Legal Aspect of Environmental Permitting in the Emergency Response Environment

Title: Legal Aspect of Environmental Permitting in the Emergency Response Environment
Author: Sun, Carlos
Publication Date: 2015
Dewey Decimal Number: 341.762
Call Record: DIGITAL      341.762  Sun  2015


Legal Aspect of Environmental Permitting in the Emergency Response Environment

Accession Number:


Record Type:



Transportation Research Board Business Office

500 Fifth Street, NW
Washington, DC 20001 United States
Order URL:

Find a library where document is available

Order URL:


Most state systems of highways and bridges (highway infrastructure) have been adversely affected by natural and other disasters. These events include storms, hurricanes, tornadoes, floods, earthquakes, landslides, fires, drought, acts of terrorism, and catastrophic failures related to the ravages of use and time. Highway infrastructure can be severely damaged and even destroyed by such events, and there is often a need to expedite clean-up and repair or reconstruction of the damaged structure or facility. Often in the emergency situations that result from these catastrophic events, the best of participants is demonstrated. Disasters have created circumstances not typically encountered in highway rehabilitation, construction, and reconstruction projects, leading to unique challenges and opportunities. Essential environmental and other regulatory requirements of resource agencies must be achieved on an expedited basis. The federal government, states, and local governments have made successful efforts to expedite the resumption of services and use of facilities. The above scenario presents an opportunity for a research project that compares and contrasts environmental resource, regulatory, and other processes that various governmental entities use to facilitate recovery from catastrophic events. Government agencies stand to benefit from these case studies that demonstrate successful responses to the challenges faced. This legal digest discusses various processes used by governmental entities to attain compliance with environmental laws and regulations in the case of emergencies. These processes were identified through interviews and surveys of various agencies, including the Federal Highway Administration, the Federal Emergency Management Agency, and state departments of transportation. Some of these processes include strong interagency relationships, the use of categorical exclusions, formal preexisting procedures, up-to-date inventories and tools, staffing composition, informal arrangements, proper planning and scoping, and the use of waivers and exceptions. Case studies are reviewed to illustrate compliance in the case of emergencies such as hurricanes, tornadoes, floods, wildfires, structural failures, and accidents. Results of a national Web survey indicated that strong interagency relationships and the use of categorical exclusions represent two of the most popular best practices reported by agency experts.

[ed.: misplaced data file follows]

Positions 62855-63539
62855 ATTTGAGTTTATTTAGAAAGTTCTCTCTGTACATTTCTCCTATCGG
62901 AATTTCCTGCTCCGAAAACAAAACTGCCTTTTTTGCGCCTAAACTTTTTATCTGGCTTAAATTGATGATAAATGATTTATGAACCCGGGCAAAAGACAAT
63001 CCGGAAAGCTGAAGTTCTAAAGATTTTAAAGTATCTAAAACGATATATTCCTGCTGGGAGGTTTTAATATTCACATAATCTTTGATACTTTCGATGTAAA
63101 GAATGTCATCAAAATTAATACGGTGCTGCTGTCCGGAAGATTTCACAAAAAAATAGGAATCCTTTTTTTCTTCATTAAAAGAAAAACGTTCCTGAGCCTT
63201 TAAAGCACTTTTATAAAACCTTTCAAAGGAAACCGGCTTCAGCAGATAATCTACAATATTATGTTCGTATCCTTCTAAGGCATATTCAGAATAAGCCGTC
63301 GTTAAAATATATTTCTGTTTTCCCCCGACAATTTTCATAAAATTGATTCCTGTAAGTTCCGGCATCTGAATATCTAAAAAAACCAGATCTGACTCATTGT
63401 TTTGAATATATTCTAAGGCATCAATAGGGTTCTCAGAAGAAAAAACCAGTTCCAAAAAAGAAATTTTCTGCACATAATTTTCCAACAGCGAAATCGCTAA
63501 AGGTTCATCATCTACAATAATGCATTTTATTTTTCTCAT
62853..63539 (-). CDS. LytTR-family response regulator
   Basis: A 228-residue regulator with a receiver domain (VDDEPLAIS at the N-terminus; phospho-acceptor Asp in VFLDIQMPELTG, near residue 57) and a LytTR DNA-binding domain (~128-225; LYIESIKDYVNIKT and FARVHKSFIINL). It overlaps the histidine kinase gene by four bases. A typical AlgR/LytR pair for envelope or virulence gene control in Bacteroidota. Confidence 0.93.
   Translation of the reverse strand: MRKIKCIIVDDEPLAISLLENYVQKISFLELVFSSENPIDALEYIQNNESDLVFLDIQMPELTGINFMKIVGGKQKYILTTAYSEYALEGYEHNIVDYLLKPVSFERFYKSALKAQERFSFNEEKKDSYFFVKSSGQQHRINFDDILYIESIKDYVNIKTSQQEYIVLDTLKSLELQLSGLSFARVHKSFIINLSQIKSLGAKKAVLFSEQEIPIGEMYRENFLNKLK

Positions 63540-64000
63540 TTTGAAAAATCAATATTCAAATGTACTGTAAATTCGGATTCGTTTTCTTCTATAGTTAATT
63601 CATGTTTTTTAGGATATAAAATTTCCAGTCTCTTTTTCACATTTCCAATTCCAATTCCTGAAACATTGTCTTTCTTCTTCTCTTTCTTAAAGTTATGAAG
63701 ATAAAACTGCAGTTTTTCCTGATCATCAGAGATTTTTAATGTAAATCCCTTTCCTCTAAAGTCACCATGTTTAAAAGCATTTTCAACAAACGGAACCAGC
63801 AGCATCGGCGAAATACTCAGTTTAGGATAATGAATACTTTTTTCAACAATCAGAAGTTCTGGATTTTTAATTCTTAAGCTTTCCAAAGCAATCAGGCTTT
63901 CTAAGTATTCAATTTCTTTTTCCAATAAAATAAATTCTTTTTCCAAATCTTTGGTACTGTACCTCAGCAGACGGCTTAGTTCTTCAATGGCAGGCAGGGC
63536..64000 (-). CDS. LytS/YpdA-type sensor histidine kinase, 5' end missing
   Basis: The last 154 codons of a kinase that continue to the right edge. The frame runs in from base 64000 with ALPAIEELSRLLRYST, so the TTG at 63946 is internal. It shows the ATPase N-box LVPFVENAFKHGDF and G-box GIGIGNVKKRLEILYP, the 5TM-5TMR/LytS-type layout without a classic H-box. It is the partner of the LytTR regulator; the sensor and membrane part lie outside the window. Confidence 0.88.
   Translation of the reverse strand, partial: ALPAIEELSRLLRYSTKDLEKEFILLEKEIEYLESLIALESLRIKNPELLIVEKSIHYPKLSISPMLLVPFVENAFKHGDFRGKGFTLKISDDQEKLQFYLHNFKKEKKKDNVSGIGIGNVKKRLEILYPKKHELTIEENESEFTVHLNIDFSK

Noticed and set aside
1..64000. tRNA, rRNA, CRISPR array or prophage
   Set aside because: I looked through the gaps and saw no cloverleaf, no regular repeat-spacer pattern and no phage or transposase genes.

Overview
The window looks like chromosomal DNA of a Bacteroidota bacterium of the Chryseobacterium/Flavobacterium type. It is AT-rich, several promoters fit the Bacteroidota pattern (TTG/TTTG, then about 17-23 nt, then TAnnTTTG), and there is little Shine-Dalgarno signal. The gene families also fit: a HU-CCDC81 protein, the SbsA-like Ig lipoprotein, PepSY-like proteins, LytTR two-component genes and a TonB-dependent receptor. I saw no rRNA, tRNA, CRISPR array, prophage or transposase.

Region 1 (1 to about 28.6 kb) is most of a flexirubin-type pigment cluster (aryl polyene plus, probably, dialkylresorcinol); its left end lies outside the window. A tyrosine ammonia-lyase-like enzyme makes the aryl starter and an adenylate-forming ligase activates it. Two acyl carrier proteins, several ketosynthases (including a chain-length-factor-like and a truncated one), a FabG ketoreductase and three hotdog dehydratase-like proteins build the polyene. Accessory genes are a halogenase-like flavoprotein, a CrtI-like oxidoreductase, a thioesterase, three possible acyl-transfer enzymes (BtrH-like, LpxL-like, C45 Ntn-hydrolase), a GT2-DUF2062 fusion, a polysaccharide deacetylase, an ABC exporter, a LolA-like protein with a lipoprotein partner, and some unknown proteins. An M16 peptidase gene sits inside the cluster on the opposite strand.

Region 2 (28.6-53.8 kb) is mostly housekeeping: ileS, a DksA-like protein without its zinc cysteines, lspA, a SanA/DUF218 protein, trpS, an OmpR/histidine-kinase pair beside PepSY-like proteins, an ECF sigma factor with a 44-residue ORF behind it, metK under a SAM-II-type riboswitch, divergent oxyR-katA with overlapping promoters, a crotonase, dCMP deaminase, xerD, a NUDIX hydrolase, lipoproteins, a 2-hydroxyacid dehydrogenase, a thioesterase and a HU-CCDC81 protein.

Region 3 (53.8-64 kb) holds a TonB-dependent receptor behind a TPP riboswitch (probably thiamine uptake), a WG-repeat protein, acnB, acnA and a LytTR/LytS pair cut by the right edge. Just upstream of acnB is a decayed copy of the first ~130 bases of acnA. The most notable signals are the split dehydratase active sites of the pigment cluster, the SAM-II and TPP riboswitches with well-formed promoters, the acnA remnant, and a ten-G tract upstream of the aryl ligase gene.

Report/Paper Numbers:

NCHRP Project 20-6




Sun, Carlos
Williams, Douglas


James B McDaniel



Publication Date:



NCHRP Legal Research Digest

Issue Number: 64
Publisher: Transportation Research Board



Media Type:



Figures; References; Tables

Subject Areas:

Environment; Highways; Law; Security and Emergencies; I15: Environment